BY KARA SHOEMAKER
What do you do when there are limited funds and an extraordinary amount of need? How do you choose which organizations will receive grant funding when it is evident that all of them provide critical services to our community? At the Santa Barbara Foundation, these tough decisions are made by Grant Committees comprised of community experts, Foundation Trustees, and staff.
For each grant program, a new committee is formed to best reflect community knowledge in the grant area. By utilizing the expertise of professionals already addressing community needs in the field, as well as SBF Trustees, many of whom serve on multiple nonprofit boards, each committee has a fundamental understanding of the issues faced by our communities and the agencies that serve them. Committee members bring diverse perspectives to the table as they review each grant proposal.
Selecting a diverse and dedicated group of committee members is a critical part of the process. Because the Foundation receives more applications than it can fund for each grant program, grant committees must make tough, unbiased decisions to fund the organizations that best address the grant priorities. During the recent application period for the 2019 Health Care and Behavioral Health Care Grant Program, the committee received submissions from 39 nonprofit organizations, requesting a total of $1.5 million in funding. Of the 39 organizations, 7 health care organizations and 10 behavioral health care organizations were funded.
“I’m really proud of our process, in terms of how transparent it is, and how it truly is committee-led. An example of this is when we formulated final decisions for this last grant cycle,” said Guille Gil-Reynoso, former Community Grants Program Manager at the Santa Barbara Foundation. “There are so many lenses that a committee will look at when awarding grantees, whether it’s looking at geographic area, specific populations that they are serving, whether agencies are providing long term sustainability for the organization, etc. The Foundation lays some groundwork, but it’s ultimately up to the committee to decide which program priorities are most critical to address.”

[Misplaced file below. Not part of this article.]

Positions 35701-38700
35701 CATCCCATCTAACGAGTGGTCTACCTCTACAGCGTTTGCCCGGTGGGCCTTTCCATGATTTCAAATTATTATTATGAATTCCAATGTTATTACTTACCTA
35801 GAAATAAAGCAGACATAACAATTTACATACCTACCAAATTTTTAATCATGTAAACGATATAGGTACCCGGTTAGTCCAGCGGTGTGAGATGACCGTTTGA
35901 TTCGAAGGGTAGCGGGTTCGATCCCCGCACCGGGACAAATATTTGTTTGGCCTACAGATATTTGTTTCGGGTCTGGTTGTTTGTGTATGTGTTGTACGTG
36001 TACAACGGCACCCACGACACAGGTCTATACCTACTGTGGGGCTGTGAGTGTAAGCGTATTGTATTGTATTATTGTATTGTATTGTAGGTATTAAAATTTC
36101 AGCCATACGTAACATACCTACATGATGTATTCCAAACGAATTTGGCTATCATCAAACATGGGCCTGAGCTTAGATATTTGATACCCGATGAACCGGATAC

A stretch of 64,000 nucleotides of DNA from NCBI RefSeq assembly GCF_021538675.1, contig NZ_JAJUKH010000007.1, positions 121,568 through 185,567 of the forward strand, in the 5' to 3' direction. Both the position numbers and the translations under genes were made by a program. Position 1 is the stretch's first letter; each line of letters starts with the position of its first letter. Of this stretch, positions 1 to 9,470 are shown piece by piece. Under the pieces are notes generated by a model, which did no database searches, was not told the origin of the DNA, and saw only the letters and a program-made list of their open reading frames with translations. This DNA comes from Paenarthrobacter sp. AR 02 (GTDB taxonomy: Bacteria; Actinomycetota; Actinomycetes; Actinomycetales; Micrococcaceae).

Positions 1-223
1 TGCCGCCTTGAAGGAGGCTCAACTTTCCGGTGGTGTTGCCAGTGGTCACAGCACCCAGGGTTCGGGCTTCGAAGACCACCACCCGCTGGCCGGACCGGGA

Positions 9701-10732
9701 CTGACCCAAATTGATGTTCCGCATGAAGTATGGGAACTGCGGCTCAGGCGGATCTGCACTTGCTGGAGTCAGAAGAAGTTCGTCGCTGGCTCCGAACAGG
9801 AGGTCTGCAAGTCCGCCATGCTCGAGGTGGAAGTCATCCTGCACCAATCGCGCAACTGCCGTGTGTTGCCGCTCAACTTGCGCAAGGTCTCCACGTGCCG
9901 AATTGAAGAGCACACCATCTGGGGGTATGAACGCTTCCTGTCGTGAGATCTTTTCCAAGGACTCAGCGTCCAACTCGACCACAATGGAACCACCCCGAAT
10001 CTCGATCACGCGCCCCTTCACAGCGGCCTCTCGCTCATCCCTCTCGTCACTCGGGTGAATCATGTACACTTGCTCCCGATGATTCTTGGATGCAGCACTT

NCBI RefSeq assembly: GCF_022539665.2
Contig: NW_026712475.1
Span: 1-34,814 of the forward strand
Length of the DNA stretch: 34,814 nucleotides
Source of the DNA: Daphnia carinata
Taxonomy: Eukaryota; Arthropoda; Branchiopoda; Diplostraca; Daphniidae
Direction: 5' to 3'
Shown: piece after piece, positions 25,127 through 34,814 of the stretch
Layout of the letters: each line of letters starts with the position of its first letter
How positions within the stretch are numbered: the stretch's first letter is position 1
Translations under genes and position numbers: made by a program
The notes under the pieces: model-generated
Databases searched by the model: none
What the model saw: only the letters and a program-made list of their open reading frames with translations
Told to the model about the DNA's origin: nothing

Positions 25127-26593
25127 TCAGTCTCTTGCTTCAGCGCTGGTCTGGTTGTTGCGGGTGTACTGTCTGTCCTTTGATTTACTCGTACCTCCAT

The Foundation strives to maintain a high level of transparency and engagement with the community during the grant funding process. Organizations are encouraged to review the Grant Guidelines and contact staff members prior to applying. The Foundation also hosts #AskSBF open office hours that align with Grant Program timelines, allowing community members and agencies to walk in without an appointment.
“There are so many notable and great organizations. I wish we had funding to provide grants to all of them,” said Danna McGrew, Santa Barbara Foundation Trustee and Health Care and Behavioral Health Care committee member. “Fortunately, several Santa Barbara Foundation donors came forward to increase grant funding. It was heartwarming to see community members take action and provide additional funds to support more of these nonprofit organizations that are doing such great work.”
Initially the Foundation only had enough funds to award grants to seven behavioral health care organizations, but thanks to the unexpected generosity of Foundation donors, the committee was able to award grants to ten organizations that had met the rigorous grant requirements.
“It is an enormous privilege to be a part of this process – there are so many amazing organizations serving our community and it’s an honor to get to review their grant applications and help decide who gets funding – to be a part of this fabric of support,” said Dr. Shereen Khatapoush, Health Care and Behavioral Health Care committee member and Research & Program Evaluation Supervisor for the Santa Barbara County Department of Behavioral Wellness. “The most rewarding part is knowing that these dollars are going to be put to such good use and will be helping so many people in our community.”
Beyond awarding funds, committee members also provide the Foundation with valuable insight into where there are support gaps within our community, and how we can work together to meet these needs.
“Clearly, there is a great need for funding. What was interesting was seeing how difficult it really is to make a decision about which agency to fund, and realizing that some of these collaborations may not fit within our typical, structured grant cycle,” said McGrew. “Is there a way to carve out funds to support these collaborations as well? As a Trustee for the Foundation, I am inspired to go back to the Board to discuss ways we can think outside the box to support some of these unique collaborations in order to help the community in a more accelerated manner.”
“When we know how our community partners and funders are addressing specific issues, we can create a more meaningful strategy because we are all in this together,” said Gil-Reynoso.